Needless to say, when the chain went out of business a year or so later I was not the least bit heart broken about it.

All in all, I find the vast majority of people that I deal with to be very good, but maybe I am just lucky.

D. Eden

Dum Vivimus, Vivamus

Interesting you should post this today

Patricia Marie Allen's picture

I was just responding to a PM and in my response, I mentioned a time when I derided push the limits, just to see where they were. I was still deluding myself that I was "just a cross-dresser" but was finding it harder and harder to deny or even put on hold my need to express the feminine within me. I had been out and about dressed many times and had begun trying on before buying. My major concern was just what would happen if they (the sales clerk or other customers) would do if the realized I was a man in a dress.

So I decided that I would make sure that the knew, just to see and started going out in drab to buy my women's wardrobe. I'd look through the selections and if I found something I like, I'd ask to try on. I decided that if there was even a little hesitation I would simply leave and take my business elsewhere. So in answer to "What would you do", I'd take my business elsewhere.

I started with resale shops. I went all over town to wearing obvious men's clothes stopping in small shops asking to try on. Only once was I refused when asked to try on. The sales clerk was a young woman, barely out of high school and she told me I could take it home to try on and bring it back if it didn't fit.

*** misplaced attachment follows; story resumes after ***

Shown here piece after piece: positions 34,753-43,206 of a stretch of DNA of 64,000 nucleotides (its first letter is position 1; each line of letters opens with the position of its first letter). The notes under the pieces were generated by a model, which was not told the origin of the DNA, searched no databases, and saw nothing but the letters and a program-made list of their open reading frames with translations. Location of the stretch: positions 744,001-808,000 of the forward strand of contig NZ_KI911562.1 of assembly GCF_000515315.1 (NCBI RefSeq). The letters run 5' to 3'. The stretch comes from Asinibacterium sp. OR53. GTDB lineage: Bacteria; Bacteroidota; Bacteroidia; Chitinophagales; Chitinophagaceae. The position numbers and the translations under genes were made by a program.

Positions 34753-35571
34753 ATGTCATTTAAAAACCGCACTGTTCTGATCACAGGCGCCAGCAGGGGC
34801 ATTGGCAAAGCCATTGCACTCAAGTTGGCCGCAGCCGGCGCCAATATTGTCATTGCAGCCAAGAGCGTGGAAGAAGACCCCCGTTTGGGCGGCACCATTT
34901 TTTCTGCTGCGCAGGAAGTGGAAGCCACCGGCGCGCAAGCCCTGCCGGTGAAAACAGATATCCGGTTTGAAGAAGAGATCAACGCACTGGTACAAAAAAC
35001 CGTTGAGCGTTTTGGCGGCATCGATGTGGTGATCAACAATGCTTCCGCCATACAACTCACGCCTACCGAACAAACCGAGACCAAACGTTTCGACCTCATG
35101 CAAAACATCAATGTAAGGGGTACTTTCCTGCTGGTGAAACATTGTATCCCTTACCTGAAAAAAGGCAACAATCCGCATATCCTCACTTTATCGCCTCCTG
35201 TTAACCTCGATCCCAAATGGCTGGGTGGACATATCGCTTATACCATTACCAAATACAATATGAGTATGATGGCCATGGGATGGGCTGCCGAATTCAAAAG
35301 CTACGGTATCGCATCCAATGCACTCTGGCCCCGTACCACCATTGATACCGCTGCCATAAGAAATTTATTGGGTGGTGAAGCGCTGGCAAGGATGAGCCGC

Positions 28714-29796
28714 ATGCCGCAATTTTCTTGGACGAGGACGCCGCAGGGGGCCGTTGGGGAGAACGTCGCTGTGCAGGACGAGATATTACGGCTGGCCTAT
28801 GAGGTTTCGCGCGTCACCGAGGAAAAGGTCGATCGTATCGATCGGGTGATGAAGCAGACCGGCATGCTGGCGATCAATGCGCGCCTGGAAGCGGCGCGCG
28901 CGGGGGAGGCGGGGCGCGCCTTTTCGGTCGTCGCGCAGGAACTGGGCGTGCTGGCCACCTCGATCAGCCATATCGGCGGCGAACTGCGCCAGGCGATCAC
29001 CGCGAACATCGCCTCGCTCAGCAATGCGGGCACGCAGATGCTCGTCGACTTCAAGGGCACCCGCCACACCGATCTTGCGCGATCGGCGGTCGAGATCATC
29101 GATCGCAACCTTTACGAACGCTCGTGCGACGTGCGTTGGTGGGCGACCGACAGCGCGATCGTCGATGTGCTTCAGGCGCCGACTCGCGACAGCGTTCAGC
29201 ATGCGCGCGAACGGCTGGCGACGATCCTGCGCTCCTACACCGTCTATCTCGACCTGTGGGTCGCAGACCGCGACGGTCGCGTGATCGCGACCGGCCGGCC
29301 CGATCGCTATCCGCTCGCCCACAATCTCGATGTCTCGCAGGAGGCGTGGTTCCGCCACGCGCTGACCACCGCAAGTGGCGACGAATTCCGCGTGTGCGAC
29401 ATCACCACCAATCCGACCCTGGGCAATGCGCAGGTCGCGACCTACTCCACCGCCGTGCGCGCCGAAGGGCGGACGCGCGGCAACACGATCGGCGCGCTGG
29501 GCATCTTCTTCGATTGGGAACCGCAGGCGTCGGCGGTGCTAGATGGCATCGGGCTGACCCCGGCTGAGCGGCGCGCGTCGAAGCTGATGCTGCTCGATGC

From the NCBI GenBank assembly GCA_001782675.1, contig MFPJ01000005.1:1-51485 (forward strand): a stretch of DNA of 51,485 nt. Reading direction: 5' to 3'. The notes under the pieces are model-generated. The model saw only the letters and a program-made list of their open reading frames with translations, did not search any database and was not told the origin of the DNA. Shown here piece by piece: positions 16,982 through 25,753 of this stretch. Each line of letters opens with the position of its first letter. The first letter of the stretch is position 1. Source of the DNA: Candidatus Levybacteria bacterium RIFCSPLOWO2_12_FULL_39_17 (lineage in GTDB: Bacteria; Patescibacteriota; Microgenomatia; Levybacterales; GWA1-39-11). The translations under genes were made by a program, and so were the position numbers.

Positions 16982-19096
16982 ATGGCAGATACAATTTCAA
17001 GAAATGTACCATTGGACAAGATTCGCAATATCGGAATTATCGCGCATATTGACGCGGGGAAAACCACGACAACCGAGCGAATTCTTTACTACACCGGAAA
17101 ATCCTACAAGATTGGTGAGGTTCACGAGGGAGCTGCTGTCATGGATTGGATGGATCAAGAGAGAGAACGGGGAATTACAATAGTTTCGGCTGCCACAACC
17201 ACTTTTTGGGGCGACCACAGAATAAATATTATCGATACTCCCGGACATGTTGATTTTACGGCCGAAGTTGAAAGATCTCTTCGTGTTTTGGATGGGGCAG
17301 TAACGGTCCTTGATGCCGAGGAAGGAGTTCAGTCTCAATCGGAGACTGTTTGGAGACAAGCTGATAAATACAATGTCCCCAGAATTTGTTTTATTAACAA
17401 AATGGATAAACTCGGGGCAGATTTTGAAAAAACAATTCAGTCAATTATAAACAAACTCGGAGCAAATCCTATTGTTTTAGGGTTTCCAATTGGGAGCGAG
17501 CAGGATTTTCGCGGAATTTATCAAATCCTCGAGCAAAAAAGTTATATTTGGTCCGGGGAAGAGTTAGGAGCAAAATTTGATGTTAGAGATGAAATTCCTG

The culmination of this experiment was when I need to stop by Sears on my way home from work to buy some tools that I was going to need. As was my habit I cruised through the women's clothing section to admire what was on offer. Mind you I was working in the maintenance department of a machine shop and wasn't even scrubbed up a little bit. It so happened that there was a dress that just called my name. I stopped to look at it and was even more enamored with it. So, I took it to the register and asked the busy clerk if there was some place I could try it on. She looked up saw what I was holding and waved her hand at the fitting rooms behind the till and said, "The fitting rooms are right there." The women's fitting rooms. I went back, chose a room and tried it on. Alas I had taken the largest size the dress came in and it was just to small. No one, not the clerk nor the women trying on seemed to even notice that I was a man (at least outwardly).